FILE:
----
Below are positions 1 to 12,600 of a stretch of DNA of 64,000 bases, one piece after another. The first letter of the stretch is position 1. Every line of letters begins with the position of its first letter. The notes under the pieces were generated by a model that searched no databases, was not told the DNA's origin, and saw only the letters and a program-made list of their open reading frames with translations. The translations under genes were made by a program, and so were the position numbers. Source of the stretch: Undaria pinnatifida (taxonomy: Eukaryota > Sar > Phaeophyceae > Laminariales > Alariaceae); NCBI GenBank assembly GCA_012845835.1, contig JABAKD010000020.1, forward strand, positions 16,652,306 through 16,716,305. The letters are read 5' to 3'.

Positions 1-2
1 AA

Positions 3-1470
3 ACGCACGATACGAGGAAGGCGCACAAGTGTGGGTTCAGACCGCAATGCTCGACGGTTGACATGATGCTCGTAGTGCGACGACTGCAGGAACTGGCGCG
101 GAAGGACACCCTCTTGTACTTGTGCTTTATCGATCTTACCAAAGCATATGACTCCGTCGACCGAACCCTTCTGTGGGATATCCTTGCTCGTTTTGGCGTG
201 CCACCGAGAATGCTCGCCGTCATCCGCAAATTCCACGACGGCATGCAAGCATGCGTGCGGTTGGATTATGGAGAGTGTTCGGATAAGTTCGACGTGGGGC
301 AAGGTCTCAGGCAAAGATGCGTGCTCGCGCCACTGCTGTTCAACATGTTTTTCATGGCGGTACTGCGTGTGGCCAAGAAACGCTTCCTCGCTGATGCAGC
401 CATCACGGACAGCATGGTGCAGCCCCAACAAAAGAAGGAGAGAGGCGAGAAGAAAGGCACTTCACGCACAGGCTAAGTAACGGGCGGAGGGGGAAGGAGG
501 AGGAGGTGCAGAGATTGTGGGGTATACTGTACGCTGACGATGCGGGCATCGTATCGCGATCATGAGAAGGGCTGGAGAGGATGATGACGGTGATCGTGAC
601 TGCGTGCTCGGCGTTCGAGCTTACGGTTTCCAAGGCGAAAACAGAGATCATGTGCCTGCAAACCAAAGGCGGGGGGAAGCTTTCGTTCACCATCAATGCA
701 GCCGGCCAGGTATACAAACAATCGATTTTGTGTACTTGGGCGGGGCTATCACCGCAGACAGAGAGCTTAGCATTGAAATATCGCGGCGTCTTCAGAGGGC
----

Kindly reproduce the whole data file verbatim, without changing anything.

Below are positions 1 to 12,600 of a stretch of DNA of 64,000 bases, one piece after another. The first letter of the stretch is position 1. Every line of letters begins with the position of its first letter. The notes under the pieces were generated by a model that searched no databases, was not told the DNA's origin, and saw only the letters and a program-made list of their open reading frames with translations. The translations under genes were made by a program, and so were the position numbers. Source of the stretch: Undaria pinnatifida (taxonomy: Eukaryota > Sar > Phaeophyceae > Laminariales > Alariaceae); NCBI GenBank assembly GCA_012845835.1, contig JABAKD010000020.1, forward strand, positions 16,652,306 through 16,716,305. The letters are read 5' to 3'.

Positions 1-2
1 AA

Positions 3-1470
3 ACGCACGATACGAGGAAGGCGCACAAGTGTGGGTTCAGACCGCAATGCTCGACGGTTGACATGATGCTCGTAGTGCGACGACTGCAGGAACTGGCGCG
101 GAAGGACACCCTCTTGTACTTGTGCTTTATCGATCTTACCAAAGCATATGACTCCGTCGACCGAACCCTTCTGTGGGATATCCTTGCTCGTTTTGGCGTG
201 CCACCGAGAATGCTCGCCGTCATCCGCAAATTCCACGACGGCATGCAAGCATGCGTGCGGTTGGATTATGGAGAGTGTTCGGATAAGTTCGACGTGGGGC
301 AAGGTCTCAGGCAAAGATGCGTGCTCGCGCCACTGCTGTTCAACATGTTTTTCATGGCGGTACTGCGTGTGGCCAAGAAACGCTTCCTCGCTGATGCAGC
401 CATCACGGACAGCATGGTGCAGCCCCAACAAAAGAAGGAGAGAGGCGAGAAGAAAGGCACTTCACGCACAGGCTAAGTAACGGGCGGAGGGGGAAGGAGG
501 AGGAGGTGCAGAGATTGTGGGGTATACTGTACGCTGACGATGCGGGCATCGTATCGCGATCATGAGAAGGGCTGGAGAGGATGATGACGGTGATCGTGAC
601 TGCGTGCTCGGCGTTCGAGCTTACGGTTTCCAAGGCGAAAACAGAGATCATGTGCCTGCAAACCAAAGGCGGGGGGAAGCTTTCGTTCACCATCAATGCA
701 GCCGGCCAGGTATACAAACAATCGATTTTGTGTACTTGGGCGGGGCTATCACCGCAGACAGAGAGCTTAGCATTGAAATATCGCGGCGTCTTCAGAGGGC